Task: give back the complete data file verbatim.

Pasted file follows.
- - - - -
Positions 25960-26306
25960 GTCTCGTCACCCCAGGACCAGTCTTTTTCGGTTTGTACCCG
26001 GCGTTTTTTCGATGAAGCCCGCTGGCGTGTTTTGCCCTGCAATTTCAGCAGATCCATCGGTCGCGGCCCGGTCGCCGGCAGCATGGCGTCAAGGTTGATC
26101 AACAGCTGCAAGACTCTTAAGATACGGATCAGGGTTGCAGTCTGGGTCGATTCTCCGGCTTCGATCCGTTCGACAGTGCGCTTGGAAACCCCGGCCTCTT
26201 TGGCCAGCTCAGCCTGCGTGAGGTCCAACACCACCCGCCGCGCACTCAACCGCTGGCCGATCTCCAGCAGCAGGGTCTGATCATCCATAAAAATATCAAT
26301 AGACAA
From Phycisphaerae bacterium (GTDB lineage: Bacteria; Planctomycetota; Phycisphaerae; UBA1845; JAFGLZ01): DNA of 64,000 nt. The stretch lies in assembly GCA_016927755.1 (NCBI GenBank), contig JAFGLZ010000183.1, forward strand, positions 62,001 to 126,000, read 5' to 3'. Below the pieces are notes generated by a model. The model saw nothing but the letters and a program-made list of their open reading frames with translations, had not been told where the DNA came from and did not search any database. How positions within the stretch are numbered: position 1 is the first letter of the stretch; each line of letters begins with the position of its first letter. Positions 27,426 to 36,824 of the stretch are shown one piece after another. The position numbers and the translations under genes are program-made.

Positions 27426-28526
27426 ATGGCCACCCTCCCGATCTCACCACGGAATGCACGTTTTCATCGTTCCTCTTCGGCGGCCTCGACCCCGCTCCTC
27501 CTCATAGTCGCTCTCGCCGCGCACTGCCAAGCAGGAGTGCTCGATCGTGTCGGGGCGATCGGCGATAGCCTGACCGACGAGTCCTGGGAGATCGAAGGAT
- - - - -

Positions 25960-26306
25960 GTCTCGTCACCCCAGGACCAGTCTTTTTCGGTTTGTACCCG
26001 GCGTTTTTTCGATGAAGCCCGCTGGCGTGTTTTGCCCTGCAATTTCAGCAGATCCATCGGTCGCGGCCCGGTCGCCGGCAGCATGGCGTCAAGGTTGATC
26101 AACAGCTGCAAGACTCTTAAGATACGGATCAGGGTTGCAGTCTGGGTCGATTCTCCGGCTTCGATCCGTTCGACAGTGCGCTTGGAAACCCCGGCCTCTT
26201 TGGCCAGCTCAGCCTGCGTGAGGTCCAACACCACCCGCCGCGCACTCAACCGCTGGCCGATCTCCAGCAGCAGGGTCTGATCATCCATAAAAATATCAAT
26301 AGACAA
From Phycisphaerae bacterium (GTDB lineage: Bacteria; Planctomycetota; Phycisphaerae; UBA1845; JAFGLZ01): DNA of 64,000 nt. The stretch lies in assembly GCA_016927755.1 (NCBI GenBank), contig JAFGLZ010000183.1, forward strand, positions 62,001 to 126,000, read 5' to 3'. Below the pieces are notes generated by a model. The model saw nothing but the letters and a program-made list of their open reading frames with translations, had not been told where the DNA came from and did not search any database. How positions within the stretch are numbered: position 1 is the first letter of the stretch; each line of letters begins with the position of its first letter. Positions 27,426 to 36,824 of the stretch are shown one piece after another. The position numbers and the translations under genes are program-made.

Positions 27426-28526
27426 ATGGCCACCCTCCCGATCTCACCACGGAATGCACGTTTTCATCGTTCCTCTTCGGCGGCCTCGACCCCGCTCCTC
27501 CTCATAGTCGCTCTCGCCGCGCACTGCCAAGCAGGAGTGCTCGATCGTGTCGGGGCGATCGGCGATAGCCTGACCGACGAGTCCTGGGAGATCGAAGGAT